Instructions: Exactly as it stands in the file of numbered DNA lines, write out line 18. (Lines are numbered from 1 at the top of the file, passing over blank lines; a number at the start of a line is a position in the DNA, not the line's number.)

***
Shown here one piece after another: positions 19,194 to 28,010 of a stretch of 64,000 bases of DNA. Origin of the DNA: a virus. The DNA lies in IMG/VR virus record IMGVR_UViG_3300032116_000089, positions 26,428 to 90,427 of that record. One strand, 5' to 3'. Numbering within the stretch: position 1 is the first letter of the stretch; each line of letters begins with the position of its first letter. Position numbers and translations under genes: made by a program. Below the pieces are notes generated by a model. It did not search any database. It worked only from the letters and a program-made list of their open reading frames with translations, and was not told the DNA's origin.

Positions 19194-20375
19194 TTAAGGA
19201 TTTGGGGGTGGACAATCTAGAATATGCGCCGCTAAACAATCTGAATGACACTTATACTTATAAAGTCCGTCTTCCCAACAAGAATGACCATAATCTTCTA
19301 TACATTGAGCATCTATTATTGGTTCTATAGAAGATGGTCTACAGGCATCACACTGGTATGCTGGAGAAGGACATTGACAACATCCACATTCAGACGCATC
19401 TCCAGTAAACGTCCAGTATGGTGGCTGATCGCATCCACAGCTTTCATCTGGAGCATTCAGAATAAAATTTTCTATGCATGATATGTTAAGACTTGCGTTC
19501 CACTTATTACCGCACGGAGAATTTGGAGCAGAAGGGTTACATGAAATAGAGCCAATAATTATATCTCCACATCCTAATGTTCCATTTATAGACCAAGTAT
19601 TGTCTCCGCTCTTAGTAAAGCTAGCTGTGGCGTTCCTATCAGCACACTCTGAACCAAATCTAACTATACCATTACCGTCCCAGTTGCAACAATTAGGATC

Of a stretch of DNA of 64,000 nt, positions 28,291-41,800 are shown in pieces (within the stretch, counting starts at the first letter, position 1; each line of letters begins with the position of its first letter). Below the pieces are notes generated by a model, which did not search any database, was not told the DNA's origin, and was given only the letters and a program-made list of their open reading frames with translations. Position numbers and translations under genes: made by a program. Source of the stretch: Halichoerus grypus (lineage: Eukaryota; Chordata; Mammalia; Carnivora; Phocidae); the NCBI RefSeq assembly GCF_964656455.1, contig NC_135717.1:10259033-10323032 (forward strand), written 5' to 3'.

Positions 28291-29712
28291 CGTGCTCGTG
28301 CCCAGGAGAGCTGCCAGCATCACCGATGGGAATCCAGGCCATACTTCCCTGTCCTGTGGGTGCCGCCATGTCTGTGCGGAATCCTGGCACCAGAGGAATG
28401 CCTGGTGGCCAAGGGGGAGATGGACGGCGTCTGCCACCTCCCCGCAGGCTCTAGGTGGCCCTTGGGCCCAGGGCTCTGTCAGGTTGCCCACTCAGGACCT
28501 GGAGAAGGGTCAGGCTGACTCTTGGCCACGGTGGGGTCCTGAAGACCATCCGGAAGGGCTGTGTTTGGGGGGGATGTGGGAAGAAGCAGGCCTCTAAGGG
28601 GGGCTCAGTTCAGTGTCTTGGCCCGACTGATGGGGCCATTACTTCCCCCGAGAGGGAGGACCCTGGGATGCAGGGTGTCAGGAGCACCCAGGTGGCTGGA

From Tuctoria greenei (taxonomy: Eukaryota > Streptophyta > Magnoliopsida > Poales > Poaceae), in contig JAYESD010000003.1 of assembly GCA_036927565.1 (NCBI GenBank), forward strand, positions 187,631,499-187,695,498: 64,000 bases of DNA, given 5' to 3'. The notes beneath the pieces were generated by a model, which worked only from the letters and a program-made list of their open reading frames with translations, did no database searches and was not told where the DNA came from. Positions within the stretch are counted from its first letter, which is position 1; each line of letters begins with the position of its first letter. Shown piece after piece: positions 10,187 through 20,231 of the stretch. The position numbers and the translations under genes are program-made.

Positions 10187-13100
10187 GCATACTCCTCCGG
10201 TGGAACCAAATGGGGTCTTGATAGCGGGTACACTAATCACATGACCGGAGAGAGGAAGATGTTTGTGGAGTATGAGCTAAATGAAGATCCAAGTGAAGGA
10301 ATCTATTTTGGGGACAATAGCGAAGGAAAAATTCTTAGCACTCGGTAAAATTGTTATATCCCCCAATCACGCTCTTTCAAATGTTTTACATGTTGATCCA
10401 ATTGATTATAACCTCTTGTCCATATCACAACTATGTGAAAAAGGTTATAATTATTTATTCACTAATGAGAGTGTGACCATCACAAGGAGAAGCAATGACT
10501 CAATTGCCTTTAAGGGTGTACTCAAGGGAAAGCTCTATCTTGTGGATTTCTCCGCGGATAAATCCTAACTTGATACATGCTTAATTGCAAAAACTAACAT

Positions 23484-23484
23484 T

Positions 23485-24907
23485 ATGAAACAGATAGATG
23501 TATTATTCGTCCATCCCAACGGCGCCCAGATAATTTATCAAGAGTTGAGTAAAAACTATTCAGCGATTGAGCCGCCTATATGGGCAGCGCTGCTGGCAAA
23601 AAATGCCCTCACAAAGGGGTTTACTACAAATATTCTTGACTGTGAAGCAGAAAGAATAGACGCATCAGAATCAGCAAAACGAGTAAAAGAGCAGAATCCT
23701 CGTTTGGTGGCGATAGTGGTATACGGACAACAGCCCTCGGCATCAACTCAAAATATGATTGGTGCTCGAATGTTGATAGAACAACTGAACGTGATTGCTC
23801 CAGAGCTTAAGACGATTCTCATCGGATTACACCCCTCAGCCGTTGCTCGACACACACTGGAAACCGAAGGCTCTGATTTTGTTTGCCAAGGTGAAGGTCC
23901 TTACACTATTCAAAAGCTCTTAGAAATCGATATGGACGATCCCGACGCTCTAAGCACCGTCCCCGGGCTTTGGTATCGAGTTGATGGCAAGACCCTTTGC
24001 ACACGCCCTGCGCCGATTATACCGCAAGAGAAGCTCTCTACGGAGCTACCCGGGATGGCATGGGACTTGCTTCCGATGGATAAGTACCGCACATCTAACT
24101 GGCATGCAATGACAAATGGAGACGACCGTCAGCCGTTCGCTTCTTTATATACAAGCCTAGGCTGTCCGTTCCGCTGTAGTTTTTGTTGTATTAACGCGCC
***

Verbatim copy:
10187 GCATACTCCTCCGG